Washington: India’s growth has been “very solid” over the past four years, IMF’s Chief Economist Maurice Obstfeld on Sunday said, praising the fundamental economic reforms like the GST and the Insolvency and Bankruptcy Code carried out by the government.
Maurice Obstfeld, 66, — who is set to retire this month-end — will be succeeded by Gita Gopinath, the second Indian to be appointed to the position. Former RBI Governor Raghuram Rajan had served as Chief Economist of the International Monetary Fund.
“India under the government of Prime Minister Narendra Modi has carried out some really fundamental reforms. These include the Goods and Services Tax (GST), the Insolvency and Bankruptcy Code…A lot of what they have done on financial inclusion has been really important,” Obstfeld told a group of journalists here.
Commenting on India’s growth over the past four-and-a-half years under the present NDA government, Obsfeld said, The country’s growth performance has been very solid.
“I mean, not so much in the third quarter of this year, but generally it has been quite solid,” he said.
“There are important vulnerabilities, so it is important for the reform momentum to be maintained even as an election comes up and for the path of fiscal adjustment to be maintained,” Obstfeld added.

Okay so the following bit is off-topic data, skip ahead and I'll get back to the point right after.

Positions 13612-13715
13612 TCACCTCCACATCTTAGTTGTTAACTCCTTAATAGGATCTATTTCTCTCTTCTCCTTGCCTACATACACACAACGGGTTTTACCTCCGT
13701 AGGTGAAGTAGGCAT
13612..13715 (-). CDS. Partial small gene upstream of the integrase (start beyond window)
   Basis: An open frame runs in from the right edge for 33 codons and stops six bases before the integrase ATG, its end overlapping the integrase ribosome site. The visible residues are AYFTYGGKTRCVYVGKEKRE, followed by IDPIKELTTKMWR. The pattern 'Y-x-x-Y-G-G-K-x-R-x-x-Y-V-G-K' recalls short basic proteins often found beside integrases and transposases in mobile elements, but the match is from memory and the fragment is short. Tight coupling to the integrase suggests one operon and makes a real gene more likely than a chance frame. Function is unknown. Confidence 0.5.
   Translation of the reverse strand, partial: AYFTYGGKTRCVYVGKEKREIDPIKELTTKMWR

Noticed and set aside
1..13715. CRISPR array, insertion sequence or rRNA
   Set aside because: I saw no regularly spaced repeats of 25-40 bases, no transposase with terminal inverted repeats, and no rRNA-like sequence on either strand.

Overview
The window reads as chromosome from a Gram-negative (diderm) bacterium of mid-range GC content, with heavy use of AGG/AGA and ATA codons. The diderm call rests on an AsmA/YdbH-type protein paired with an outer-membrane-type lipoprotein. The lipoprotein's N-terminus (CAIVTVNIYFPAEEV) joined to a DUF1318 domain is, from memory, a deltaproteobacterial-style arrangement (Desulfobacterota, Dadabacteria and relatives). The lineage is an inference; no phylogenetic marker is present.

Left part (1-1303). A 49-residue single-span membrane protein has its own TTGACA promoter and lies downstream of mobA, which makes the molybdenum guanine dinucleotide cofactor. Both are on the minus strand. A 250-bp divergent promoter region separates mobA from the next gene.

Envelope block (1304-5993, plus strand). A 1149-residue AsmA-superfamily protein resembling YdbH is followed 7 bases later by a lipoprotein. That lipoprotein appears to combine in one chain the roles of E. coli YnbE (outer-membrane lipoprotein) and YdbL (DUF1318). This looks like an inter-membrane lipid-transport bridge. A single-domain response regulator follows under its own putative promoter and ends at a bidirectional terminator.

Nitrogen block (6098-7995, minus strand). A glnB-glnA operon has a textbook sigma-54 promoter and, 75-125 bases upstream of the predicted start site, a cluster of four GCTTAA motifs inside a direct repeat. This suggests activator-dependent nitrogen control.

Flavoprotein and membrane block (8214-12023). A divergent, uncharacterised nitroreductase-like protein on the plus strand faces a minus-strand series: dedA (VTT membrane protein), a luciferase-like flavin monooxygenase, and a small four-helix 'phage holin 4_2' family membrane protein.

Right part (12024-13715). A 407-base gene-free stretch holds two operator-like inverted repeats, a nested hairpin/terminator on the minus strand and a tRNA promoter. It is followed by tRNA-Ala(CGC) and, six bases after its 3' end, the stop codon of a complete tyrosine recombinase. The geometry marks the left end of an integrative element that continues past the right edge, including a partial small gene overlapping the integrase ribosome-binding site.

He highlighted the recent crisis in the country’s non-banking finance corporations or NBFCs or the shadow banking’ industry and called for stricter norms and oversight.
“There is a big challenge of stricter, oversight,” the economist said.
Obstfeld said there has been a long legacy of corporate debt associated with bad infrastructure projects in the country, adding that such loans have been very concentrated in the banking system.
“But as the government is trying to better oversee the banking system, these loans have migrated to shadow banking and that is an area where more needs to be done to contain financial pressures, which we are beginning to see in India,” he said.
Citing the upcoming general elections in India next year, he said the government is putting up its best effort to keep up the growth momentum but added that each step should be equated as financial vulnerabilities can go south very quickly.
Obstfeld, who served as chief economist at IMF for more than three years, will return to the Department of Economics at the University of California, Berkeley.
(With inputs from PTI)